Last edited: Mar 16, 2017
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  5. jblnut

    jblnut Don't Overthink It Subscriber

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    Hey you're spoiling my surprise (Magico) in Part II....

    :)
     
  6. Blue Shadow

    Blue Shadow I gotta get me a new title

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    I hope you are right about these newer speakers getting put on the curb in a few years. I have picked up a number of cl buys but it seems speakers are something that are discarded for fewer pennies on the dollar than other gear. I've got less than 1500 in a pair of MG-IIIa, A-200, L1590/2, 2 pair DQ-10s, sub, electronic crossover. And the second pair of DQs which came with the sub also included two Crown amps, Yamaha C-4, turntable, tuner and Ortofon MC-20 broken stylus in that total. Problem is I don't have enough time to listen to them all, they are heavy so moving them isn't the easiest and they all seem to sound great, but the A-200s haven't made it to the main rig, yet. Considering I have had the sub for almost 3 years and it just today got hooked up with a pair of DQ-10s, so much gear so little time and I haven't found one of the good JBLs to try. Those great new speakers can't get here quick enough so that I can downsize!!
     
    Last edited: Mar 16, 2017

     

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  7. Wildcat

    Wildcat Audio Sommelier

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    I think some larger used speakers are less expensive due to their size. Sellers would have to box or crate the larger speakers up, then ship them. It is easier to sell via pickup only, and that limits things to a local market, or the few who are willing to drive more than a few hours. That's fine though. More pickings for me. ;)

    The only problem is, locally, the really good speakers are rarely sold on CL.
     
  8. frankbooth

    frankbooth AK Subscriber Subscriber

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    I recently attended a Wilson demo at a local shop with my audio group. They had the Sabrina's , Yvette's, and Sophia's with VAC and Bryston gear. I too was surprised at the bass on the Sabrina's. some of it was the room but they really dug deep. Had the same overall impression as a speaker that was a little too much boom and sizzle, at least with the Bryston stuff in that room. The Yvette's with VAC monos were pretty amazing. Sounds like you're having fun. Waiting for part 2.
     
  9. Wildcat

    Wildcat Audio Sommelier

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    I don't "get" Wilson Audio. Everyone (including the press) were making this huge fuss about some new Wilson model at AXPONA last year (Alexx, maybe?). I listened for about a minute and walked out of the room--there was nothing about the sound I liked. I know the conditions are not ideal at an audio show, but consider that I spent three separate sessions in the room featuring the ProAc Response D48R and didn't want to leave because it sounded so natural, or hung around the Martin Logan room far longer than any person should be allowed, or stayed a while to listen to some Focals driven by Pass Labs monoblocks...that tells me something. Maybe properly set up back at the dealer here in Ann Arbor, and driven with tubes and high res or vinyl, they sound better...? That could be. At that price level, I would be comparing a lot of models, only if they were set up properly, driven by electronics similar to mine, and listening to my own choice of music.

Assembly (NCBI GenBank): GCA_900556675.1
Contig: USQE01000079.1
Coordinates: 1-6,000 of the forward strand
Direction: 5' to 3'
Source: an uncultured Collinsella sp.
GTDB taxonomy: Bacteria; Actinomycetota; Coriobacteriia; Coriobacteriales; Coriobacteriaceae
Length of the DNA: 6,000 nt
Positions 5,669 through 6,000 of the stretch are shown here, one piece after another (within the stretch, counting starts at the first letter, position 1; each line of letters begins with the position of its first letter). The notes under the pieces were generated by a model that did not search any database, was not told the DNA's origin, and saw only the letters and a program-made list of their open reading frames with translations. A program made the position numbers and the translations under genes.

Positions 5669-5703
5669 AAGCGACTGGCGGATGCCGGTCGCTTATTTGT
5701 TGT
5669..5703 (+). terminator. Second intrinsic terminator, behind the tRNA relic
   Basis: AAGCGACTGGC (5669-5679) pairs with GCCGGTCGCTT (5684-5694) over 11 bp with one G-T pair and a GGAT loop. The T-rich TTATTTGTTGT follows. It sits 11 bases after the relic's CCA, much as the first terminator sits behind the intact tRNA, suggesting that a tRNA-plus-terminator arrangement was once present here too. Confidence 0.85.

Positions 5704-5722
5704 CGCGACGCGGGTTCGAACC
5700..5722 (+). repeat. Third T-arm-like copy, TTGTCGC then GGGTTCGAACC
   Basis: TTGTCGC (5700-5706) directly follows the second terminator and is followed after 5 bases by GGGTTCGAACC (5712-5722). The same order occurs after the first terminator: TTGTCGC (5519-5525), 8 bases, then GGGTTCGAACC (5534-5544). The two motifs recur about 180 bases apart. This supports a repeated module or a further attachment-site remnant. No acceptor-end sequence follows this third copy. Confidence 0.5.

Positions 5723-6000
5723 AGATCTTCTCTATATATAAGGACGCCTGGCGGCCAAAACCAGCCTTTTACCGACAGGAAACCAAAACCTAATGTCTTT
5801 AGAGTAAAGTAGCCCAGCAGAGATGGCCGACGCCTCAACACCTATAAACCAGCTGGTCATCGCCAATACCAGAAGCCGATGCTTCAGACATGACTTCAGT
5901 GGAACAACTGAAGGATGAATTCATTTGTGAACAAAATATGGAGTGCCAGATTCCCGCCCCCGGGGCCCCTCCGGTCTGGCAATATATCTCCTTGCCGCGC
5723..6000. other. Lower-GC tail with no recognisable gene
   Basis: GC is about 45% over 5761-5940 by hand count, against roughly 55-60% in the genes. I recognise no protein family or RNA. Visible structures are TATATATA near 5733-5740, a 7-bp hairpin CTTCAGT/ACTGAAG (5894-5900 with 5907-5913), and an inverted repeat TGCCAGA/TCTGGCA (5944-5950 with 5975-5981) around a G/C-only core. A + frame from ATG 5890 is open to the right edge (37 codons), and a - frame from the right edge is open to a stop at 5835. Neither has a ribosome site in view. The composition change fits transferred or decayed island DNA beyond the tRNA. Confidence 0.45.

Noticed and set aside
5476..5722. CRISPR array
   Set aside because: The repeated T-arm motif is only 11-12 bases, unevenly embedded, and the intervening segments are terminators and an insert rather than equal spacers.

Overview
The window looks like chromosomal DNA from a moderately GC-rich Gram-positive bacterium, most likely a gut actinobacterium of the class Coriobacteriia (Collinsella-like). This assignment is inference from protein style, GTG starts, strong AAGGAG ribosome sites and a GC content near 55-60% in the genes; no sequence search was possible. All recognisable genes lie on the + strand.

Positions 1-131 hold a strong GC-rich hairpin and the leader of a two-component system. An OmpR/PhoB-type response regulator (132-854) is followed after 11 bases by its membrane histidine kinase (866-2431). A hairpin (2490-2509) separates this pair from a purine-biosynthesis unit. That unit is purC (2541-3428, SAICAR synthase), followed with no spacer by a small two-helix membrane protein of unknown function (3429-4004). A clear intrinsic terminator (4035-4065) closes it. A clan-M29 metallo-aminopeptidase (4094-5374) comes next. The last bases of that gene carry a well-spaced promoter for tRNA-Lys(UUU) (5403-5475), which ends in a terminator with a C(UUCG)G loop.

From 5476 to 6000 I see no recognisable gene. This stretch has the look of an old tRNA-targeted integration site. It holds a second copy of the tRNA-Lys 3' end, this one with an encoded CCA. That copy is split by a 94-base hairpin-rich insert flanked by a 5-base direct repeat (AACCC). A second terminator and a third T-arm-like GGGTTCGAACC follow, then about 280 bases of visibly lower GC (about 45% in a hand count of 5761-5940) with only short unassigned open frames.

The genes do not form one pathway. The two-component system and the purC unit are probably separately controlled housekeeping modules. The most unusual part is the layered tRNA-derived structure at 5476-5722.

10. fredgarvin

    fredgarvin AK Subscriber Subscriber

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    Revel has been putting out great speakers for years. The little M20 bookshelf was a good one.
     
  11. theophile

    theophile Pheasant Plucker. Subscriber

    The difficult thing for really accomplished speakers is that they are totally at the mercy of what is being fed into them. Naturally, in a demonstration situation one would expect that the demonstrator would be partnering them with a system which suited their needs, but unfortunately that isn't always the case.
     

     

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  12. sqlsavior

    sqlsavior AK Subscriber Subscriber

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    After a long time in this hobby, I'm convinced that different people not only have different tastes, but actually hear differently than others. I can't think of any other explanation for the more vehement polarization between extreme devotees of MC vs. MM, horns vs. anything but, planars vs. dynamic drivers, tubes vs. solid state, etc., etc., on and on. I've never heard Wilsons, but somehow I doubt they would be likely to float my boat, either. But maybe some models would; I don't know. I believe that it is WAY too easy to make inaccurate or unhelpful generalizations in this hobby.
     
    Last edited: Mar 19, 2017
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  13. theophile

    theophile Pheasant Plucker. Subscriber